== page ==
Cyanobacteria in Polar and Alpine Ecosystems

  • Anne D. JungblutEmail author
  • Warwick F. Vincent


Cyanobacteria are commonly found in freshwaters, soils and glacial environments in polar and alpine regions. Studies to date indicate these cold-dwelling phototrophs are psychrotolerant rather than psychrophilic, with temperature optima for growth that lie well above the temperature ranges of their ambient environment. Cyanobacterial mats occur at the bottom of lakes, ponds and streams and within meltwater habitats on glaciers and ice shelves. They can accumulate large biomass stocks and may account for the dominant fraction of total ecosystem productivity in such environments. Certain taxa in these benthic communities are known to produce cyanotoxins, including microcystins. Planktonic cyanobacteria are also found in many high latitude lakes, specifically picocyanobacteria, but they are conspicuously absent or poorly represented in polar seas, probably as a result of their minimal growth rates in extreme cold. Cyanobacteria also occur in a variety of nonaquatic habitats in the cold regions, including on and within rocks, and as a major constituent of soil crusts in polar and alpine deserts. The nitrogen-fixing capabilities of some cyanobacteria make them especially important for the natural enrichment of soils that have been newly exposed after glacial retreat. The evolution and biogeography of cyanobacterial ecotypes in the cold biosphere is a current focus of genomic analysis and pole-to-pole comparisons, and these studies are providing insights into how microbial ecosystems survived prolonged periods of cold and freeze-up on early Earth.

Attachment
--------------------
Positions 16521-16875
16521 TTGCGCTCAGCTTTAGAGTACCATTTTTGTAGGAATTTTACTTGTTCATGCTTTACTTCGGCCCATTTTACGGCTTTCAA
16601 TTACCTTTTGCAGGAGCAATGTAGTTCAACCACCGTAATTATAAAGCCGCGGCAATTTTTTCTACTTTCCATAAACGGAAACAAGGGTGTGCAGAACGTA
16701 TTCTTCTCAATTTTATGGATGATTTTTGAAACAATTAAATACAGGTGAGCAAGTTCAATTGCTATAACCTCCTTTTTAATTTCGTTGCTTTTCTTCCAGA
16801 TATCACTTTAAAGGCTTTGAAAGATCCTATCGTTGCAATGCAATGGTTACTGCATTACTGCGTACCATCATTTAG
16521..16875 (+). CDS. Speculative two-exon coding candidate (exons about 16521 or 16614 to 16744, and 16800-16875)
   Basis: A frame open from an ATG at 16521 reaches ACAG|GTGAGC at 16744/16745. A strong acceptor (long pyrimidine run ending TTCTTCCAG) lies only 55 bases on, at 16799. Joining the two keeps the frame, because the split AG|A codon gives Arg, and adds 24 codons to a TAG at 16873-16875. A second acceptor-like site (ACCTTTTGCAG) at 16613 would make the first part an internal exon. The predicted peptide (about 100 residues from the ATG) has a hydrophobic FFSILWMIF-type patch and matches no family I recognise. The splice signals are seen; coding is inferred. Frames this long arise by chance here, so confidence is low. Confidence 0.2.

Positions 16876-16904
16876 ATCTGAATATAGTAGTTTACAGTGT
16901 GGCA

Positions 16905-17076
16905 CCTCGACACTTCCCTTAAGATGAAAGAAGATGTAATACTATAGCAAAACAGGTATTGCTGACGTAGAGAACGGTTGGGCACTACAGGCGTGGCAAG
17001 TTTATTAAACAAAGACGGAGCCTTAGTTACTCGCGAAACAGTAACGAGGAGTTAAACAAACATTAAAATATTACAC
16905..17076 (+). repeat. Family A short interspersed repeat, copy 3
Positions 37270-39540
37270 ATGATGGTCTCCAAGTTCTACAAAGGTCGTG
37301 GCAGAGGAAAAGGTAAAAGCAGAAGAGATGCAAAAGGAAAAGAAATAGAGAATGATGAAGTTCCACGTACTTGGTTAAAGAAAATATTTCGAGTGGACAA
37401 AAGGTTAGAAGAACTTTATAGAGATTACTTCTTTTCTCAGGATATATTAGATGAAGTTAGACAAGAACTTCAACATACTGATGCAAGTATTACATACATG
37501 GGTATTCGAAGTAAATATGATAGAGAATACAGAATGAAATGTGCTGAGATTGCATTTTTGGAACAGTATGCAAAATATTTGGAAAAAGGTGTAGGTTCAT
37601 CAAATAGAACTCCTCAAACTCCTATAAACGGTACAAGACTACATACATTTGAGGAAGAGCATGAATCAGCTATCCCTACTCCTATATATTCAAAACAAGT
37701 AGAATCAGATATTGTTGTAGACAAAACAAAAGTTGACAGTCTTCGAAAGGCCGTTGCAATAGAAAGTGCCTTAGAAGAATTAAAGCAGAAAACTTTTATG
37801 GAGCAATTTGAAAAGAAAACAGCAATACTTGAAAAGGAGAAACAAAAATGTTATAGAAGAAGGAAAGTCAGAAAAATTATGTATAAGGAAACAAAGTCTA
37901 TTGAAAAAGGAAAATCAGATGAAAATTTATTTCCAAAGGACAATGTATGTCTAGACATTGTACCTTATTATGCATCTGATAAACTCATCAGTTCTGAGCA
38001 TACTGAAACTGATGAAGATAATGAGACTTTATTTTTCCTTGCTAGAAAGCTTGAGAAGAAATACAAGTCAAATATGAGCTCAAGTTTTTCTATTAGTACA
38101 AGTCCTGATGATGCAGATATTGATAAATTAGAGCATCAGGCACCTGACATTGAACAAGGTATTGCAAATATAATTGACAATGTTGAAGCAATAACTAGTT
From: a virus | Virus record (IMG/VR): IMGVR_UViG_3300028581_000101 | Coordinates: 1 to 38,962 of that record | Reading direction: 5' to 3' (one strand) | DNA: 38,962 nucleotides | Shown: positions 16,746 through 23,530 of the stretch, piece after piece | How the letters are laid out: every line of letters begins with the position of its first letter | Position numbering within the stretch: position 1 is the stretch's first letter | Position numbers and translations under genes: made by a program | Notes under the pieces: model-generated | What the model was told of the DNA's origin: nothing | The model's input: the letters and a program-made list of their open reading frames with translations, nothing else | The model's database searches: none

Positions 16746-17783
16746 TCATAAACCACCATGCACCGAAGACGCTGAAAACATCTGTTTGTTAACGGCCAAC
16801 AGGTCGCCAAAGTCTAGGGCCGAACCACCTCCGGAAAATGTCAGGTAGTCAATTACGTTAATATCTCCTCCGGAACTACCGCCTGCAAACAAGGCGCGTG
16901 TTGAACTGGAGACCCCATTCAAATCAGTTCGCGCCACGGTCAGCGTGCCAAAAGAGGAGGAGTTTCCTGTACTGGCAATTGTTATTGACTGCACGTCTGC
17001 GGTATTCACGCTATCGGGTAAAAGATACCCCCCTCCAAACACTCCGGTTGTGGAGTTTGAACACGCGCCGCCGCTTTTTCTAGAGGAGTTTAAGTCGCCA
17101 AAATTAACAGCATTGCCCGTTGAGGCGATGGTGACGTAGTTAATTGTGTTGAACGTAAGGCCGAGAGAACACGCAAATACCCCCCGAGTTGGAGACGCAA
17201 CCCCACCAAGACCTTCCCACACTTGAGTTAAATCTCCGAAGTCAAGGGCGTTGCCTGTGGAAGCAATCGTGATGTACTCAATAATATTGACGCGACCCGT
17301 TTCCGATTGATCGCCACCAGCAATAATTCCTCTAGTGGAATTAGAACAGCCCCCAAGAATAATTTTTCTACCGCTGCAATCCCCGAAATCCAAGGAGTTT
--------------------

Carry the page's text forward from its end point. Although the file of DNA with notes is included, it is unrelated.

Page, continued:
We thank our funding support including from the Natural History Museum, the Centre d’études nordiques (CEN), the Natural Sciences and Research Council of Canada (NSERC) and the Network of Centres of Excellence ArcticNet and our logistics support in the polar regions from Polar Continental Shelf Program (Canada), British Antarctic Survey, Antarctica New Zealand and the US Antarctic Program.


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Copyright information

© Springer International Publishing AG 2017

Authors and Affiliations

  1. 1.Life Sciences DepartmentNatural History MuseumLondonUK
  2. 2.Centre d’Études Nordiques (CEN)Quebec CityCanada
  3. 3.Department of BiologyLaval UniversityQuebec CityCanada

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